Visiting my grandparents recently, I was struck by a phrase my grandmother said frequently: “go tell that to your Dutch uncle”.

I’d never heard this before, and neither my grandfather or mother use the phrase or could tell me where it was from. A quick search doesn’t reveal anything of its origins. My grandmother used it jokingly when she thought someone was saying something fanciful or that she didn’t believe. I got the impression that the “Dutch uncle” was someone fictional, who would believe the stories you would tell.

A “Dutch uncle” is referenced here as “a term for a person who issues frank, harsh, and severe comments and criticism to educate, encourage, or admonish someone”, whereas here it is “a person who bluntly and sternly lectures or scolds someone, often with benevolent intent”. Perhaps my grandmother was using it more in the sense that the Dutch uncle was someone who would punish the story-teller for their lies.

My grandmother is in her eighties and from the West Country in England. Perhaps this is a regional idiom?

Can anyone shed any light on this strange phrase?

Obscure job titles

Posted on March 21st, 2010by Michelle
In English, Invented languages, Words | Leave a Comment »

Last week I posted about office jargon and how it can obscure simple meanings.

Going one step further, what if your job title was jargon and obscured what you really do?

A BBC article asked readers to submit their silliest job title, and here are some of the results:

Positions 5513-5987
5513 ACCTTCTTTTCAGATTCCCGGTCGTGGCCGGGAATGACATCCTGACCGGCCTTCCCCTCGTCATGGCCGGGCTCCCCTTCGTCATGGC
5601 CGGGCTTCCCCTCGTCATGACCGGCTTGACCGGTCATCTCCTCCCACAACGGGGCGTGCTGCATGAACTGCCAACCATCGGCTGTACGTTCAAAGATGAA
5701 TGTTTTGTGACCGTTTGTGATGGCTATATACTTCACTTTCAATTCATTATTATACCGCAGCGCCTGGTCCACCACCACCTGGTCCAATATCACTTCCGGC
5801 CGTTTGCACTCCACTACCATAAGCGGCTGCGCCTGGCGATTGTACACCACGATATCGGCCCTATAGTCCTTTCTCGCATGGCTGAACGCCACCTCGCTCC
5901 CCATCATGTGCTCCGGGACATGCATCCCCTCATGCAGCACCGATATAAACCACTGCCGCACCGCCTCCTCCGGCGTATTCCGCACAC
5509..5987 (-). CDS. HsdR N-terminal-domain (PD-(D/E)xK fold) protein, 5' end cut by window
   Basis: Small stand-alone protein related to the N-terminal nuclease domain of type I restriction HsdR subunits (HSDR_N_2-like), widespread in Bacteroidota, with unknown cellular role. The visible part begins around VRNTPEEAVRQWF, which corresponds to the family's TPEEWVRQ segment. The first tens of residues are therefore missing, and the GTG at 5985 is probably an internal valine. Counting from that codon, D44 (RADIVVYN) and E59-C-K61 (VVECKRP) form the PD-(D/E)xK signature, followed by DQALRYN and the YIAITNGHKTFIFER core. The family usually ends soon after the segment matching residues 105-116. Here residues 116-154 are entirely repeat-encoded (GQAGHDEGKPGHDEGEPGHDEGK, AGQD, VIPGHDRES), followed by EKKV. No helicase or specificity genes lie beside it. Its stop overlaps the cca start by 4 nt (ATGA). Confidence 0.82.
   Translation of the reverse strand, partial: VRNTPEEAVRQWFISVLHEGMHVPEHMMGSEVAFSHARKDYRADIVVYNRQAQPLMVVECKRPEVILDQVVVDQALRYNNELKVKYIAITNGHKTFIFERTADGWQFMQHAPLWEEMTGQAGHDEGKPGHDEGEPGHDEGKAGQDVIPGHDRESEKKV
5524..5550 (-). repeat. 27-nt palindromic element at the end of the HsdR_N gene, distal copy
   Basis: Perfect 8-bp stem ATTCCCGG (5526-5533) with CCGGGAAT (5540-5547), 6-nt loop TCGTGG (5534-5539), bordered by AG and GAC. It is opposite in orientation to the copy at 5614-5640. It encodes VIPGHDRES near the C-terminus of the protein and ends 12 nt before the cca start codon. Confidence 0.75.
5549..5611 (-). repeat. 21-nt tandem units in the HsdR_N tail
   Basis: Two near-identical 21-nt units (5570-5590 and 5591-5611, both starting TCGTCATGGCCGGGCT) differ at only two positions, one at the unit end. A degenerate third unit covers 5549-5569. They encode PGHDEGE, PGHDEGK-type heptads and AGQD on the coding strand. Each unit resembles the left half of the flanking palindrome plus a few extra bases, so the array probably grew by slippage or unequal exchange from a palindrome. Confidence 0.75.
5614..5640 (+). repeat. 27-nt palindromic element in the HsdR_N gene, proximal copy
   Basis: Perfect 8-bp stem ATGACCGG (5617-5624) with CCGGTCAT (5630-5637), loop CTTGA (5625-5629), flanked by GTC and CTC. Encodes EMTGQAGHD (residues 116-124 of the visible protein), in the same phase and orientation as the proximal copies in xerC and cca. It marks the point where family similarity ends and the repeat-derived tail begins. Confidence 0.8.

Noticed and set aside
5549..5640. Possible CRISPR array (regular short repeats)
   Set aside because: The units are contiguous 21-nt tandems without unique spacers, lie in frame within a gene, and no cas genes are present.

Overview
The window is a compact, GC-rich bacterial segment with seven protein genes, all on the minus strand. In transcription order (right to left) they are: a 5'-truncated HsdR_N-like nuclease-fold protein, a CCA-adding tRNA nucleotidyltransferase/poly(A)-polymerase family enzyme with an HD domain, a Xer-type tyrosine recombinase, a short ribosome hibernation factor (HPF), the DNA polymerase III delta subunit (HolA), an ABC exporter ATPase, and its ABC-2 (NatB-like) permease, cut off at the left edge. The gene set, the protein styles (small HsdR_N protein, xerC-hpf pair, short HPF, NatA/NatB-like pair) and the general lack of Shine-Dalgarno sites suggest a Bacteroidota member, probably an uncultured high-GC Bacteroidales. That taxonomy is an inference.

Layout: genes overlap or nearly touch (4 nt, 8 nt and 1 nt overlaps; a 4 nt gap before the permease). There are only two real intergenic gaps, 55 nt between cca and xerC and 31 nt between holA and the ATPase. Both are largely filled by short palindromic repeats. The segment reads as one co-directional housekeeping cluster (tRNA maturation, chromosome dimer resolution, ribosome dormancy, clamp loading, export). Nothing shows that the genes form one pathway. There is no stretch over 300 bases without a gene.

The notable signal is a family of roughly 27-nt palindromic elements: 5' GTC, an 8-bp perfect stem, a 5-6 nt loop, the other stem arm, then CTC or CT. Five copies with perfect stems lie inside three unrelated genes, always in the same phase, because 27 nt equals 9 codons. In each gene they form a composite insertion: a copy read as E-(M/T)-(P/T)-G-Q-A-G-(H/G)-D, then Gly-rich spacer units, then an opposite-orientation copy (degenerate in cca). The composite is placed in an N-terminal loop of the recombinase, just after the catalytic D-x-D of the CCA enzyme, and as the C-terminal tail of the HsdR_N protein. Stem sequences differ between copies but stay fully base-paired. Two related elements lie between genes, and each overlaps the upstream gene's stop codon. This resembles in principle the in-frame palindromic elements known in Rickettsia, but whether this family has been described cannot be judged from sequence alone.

3. My job title is a waste management and disposal technician. In other words, a bin man.
Alex, Newcastle upon Tyne

5. I had the rather uninspired job title of head of inspiration for a while. I failed to live up to it.
Gav, Sydney, Australia

7. Currently on secondment, my job title has changed from the all-purpose customer services administrator to direct debit and membership and professional development stock and credit administrator.
Martin, Bromley, Kent

16. My job title is worldwide marine asset financial analyst. But what it all comes down to is I’m an accountant.
Steve Scott, Rochester, Kent, UK

24. My job title for about a year was coordinator of interpretive teaching, which entailed taking school groups round a museum. Posh name for a tour guide, basically.
James Morris, London, UK

As the writer of this blog, I suppose I could describe myself as an ‘information management specialist’. It sounds much more important than ‘blogger’ or ‘writer’ but doesn’t make it clear what I really do. Having read these titles though, perhaps I should promote myself to ‘Head of Inspiration’!

French Language Day

Posted on March 19th, 2010by Michelle
In Culture, Events, French, UN Language Days | Leave a Comment »

FrenchOn February 21st I posted about International Mother Language Day, and mentioned that the UN was also launching a new initiative called UN Language Days.

Well, today is the first of those days, with the French language being celebrated.

“French, as a working language of the UN and one that is spoken on all continents, plays an important role in spreading the message of the United Nations in the world,” said Kiyo Akasaka, Under-Secretary-General for the Department of Public Information (DPI) and Coordinator for Multilingualism at the UN. (Source: UN)

Here are a few facts about French to help get you started with your celebration:

    Around 75 million people speak French as their mother tongue